Wednesday, 7 September 2016

A contemporary's account of the railway pioneer George Stephenson

My writing of the historical novel Mr Stephenson's Regret has led to a number of interesting encounters and conversations, including many talks, particularly around the North East of England. This week, as I prepare for talks on the subject in Hartlepool and Darlington, one of the organizers kindly sent me an extract from a book she happens to have on her shelf. She describes the book as 'very fragile', and little wonder, it dates from 1853.

The extract she sent me was a brief biography of George Stephenson, contained in a book entitled Our coal and our coal-pits; the people in them, and the scenes around them: By a traveller underground, in two parts. I was immediately intrigued as this book had not surfaced in all my research when I was writing my novel. The date of publication puts the author as a near-contemporary of George, and certainly a contemporary of son Robert, and it must lay claim to being the first biographical account of the railway pioneer as it pre-dates by four years the famous biography written by the self-help author Samuel Smiles.

I've now researched further and discovered that the author was John R Leifchild, born in 1815, author of several non-fiction works in and of Victorian England. The publisher was Longman & Co and it was part of the Traveller's Library, a series in 25 volumes. At the time, Leifchild's book would have set you back two shillings and sixpence, or a shilling each if you bought the two parts separately. These days it is possible to buy a digitised reprint, if you are prepared to fork out anywhere between £60 and £90, which seems to be the going rate.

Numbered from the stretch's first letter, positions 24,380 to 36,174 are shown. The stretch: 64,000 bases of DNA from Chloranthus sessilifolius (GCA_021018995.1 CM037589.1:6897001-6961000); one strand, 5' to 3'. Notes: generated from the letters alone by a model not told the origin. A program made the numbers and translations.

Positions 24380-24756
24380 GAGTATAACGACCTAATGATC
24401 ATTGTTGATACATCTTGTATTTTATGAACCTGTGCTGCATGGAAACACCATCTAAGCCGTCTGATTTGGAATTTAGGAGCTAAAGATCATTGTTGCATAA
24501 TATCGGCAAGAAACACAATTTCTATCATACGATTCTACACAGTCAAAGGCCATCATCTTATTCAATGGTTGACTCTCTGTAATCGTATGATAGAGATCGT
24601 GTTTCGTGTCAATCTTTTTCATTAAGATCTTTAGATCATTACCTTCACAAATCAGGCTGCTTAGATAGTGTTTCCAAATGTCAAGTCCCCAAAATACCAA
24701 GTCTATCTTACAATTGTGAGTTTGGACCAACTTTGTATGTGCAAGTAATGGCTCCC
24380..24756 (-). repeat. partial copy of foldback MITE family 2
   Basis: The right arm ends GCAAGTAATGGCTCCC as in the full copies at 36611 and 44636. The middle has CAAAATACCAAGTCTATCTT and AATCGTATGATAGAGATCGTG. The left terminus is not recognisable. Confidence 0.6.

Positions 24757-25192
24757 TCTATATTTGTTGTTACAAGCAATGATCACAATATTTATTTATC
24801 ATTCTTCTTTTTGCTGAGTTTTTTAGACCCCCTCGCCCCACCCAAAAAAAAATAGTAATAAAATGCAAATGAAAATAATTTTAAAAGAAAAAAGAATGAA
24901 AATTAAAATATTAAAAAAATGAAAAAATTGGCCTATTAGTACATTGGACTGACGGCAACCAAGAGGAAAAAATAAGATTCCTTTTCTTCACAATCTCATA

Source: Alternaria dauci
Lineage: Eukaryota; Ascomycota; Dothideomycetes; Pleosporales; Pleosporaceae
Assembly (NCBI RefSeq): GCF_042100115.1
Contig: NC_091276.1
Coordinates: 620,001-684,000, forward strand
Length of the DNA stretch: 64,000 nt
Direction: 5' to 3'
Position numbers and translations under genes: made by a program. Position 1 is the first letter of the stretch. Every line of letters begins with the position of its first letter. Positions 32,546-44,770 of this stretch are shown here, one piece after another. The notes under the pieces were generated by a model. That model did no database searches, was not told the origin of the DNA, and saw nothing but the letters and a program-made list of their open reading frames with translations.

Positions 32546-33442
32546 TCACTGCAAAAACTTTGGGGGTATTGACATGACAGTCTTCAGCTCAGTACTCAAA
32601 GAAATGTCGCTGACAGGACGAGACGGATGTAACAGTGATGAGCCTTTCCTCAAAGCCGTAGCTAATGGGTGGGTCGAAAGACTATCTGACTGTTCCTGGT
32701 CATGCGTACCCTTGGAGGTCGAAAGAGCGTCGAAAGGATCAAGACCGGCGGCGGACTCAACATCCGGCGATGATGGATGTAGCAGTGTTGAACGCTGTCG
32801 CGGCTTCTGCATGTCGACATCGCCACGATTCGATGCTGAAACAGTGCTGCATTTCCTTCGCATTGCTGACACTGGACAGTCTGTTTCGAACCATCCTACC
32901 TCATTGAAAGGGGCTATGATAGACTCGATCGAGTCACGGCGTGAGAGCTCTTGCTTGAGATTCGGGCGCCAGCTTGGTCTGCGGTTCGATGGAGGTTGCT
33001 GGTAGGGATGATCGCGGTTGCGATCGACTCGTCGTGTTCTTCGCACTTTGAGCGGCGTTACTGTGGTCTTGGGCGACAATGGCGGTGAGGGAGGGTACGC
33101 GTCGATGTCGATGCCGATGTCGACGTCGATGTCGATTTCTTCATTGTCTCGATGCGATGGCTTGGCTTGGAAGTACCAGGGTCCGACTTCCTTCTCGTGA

The chapter on Stephenson is full of interest, if a little mistaken on some of the personal details. The author claims, for example, that George's first wife, Frances Henderson, was the servant of the woman who refused him, Elizabeth Hindmarsh. Fanny was actually a servant, not at the Hindmarsh's Black Callerton Farm but at Red House Farm some distance away; and, far from refusing George, Betty Hindmarsh was devastated when her father would not allow her to marry the penniless pitman, and declared she would never marry anyone else. Of course, she did marry George eventually.

Anticipating Smiles, Leifchild entitles the chapter on George, 'Ascent of Pitmen in the Social Scale', and makes much of his triumph over adversity and lack of education. There is some fascinating incidental detail and an intimate feel to the writing which is fairly unusual for its time.

As the available reprints are so expensive, and as the book is well out of copyright, I have taken the liberty of re-scanning the chapter on George that was sent to me, and I reproduce it below as a contribution to Stephenson research, and because I think it will be of interest to many.



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